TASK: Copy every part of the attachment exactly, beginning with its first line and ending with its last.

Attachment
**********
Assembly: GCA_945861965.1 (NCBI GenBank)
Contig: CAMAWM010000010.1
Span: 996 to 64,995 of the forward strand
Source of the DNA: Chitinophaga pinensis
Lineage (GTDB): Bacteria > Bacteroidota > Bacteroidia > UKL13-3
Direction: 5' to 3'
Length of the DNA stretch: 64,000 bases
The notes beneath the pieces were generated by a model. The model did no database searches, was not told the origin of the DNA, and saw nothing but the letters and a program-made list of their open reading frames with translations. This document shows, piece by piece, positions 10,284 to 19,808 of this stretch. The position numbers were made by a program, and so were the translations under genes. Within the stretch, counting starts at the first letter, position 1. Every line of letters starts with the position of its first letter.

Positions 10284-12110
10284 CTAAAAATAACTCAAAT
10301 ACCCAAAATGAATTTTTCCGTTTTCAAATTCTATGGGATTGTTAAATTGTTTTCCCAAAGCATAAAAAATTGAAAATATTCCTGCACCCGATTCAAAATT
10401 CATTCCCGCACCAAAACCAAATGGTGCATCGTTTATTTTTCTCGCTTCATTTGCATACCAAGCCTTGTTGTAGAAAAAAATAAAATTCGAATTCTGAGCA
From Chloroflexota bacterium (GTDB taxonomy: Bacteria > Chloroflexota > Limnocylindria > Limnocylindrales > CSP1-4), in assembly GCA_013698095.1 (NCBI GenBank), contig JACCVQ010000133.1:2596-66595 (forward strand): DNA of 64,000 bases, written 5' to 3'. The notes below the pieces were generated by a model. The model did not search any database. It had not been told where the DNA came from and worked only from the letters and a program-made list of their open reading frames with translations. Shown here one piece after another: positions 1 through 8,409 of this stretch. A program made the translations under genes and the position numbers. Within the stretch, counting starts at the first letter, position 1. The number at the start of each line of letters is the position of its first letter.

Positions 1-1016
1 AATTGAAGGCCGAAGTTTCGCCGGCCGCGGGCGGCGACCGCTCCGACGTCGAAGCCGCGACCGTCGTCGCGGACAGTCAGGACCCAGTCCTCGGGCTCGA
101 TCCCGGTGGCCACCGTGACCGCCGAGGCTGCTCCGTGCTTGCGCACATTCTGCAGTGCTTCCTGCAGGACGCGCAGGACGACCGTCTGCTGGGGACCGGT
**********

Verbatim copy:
Assembly: GCA_945861965.1 (NCBI GenBank)
Contig: CAMAWM010000010.1
Span: 996 to 64,995 of the forward strand
Source of the DNA: Chitinophaga pinensis
Lineage (GTDB): Bacteria > Bacteroidota > Bacteroidia > UKL13-3
Direction: 5' to 3'
Length of the DNA stretch: 64,000 bases
The notes beneath the pieces were generated by a model. The model did no database searches, was not told the origin of the DNA, and saw nothing but the letters and a program-made list of their open reading frames with translations. This document shows, piece by piece, positions 10,284 to 19,808 of this stretch. The position numbers were made by a program, and so were the translations under genes. Within the stretch, counting starts at the first letter, position 1. Every line of letters starts with the position of its first letter.

Positions 10284-12110
10284 CTAAAAATAACTCAAAT
10301 ACCCAAAATGAATTTTTCCGTTTTCAAATTCTATGGGATTGTTAAATTGTTTTCCCAAAGCATAAAAAATTGAAAATATTCCTGCACCCGATTCAAAATT
10401 CATTCCCGCACCAAAACCAAATGGTGCATCGTTTATTTTTCTCGCTTCATTTGCATACCAAGCCTTGTTGTAGAAAAAAATAAAATTCGAATTCTGAGCA
From Chloroflexota bacterium (GTDB taxonomy: Bacteria > Chloroflexota > Limnocylindria > Limnocylindrales > CSP1-4), in assembly GCA_013698095.1 (NCBI GenBank), contig JACCVQ010000133.1:2596-66595 (forward strand): DNA of 64,000 bases, written 5' to 3'. The notes below the pieces were generated by a model. The model did not search any database. It had not been told where the DNA came from and worked only from the letters and a program-made list of their open reading frames with translations. Shown here one piece after another: positions 1 through 8,409 of this stretch. A program made the translations under genes and the position numbers. Within the stretch, counting starts at the first letter, position 1. The number at the start of each line of letters is the position of its first letter.

Positions 1-1016
1 AATTGAAGGCCGAAGTTTCGCCGGCCGCGGGCGGCGACCGCTCCGACGTCGAAGCCGCGACCGTCGTCGCGGACAGTCAGGACCCAGTCCTCGGGCTCGA
101 TCCCGGTGGCCACCGTGACCGCCGAGGCTGCTCCGTGCTTGCGCACATTCTGCAGTGCTTCCTGCAGGACGCGCAGGACGACCGTCTGCTGGGGACCGGT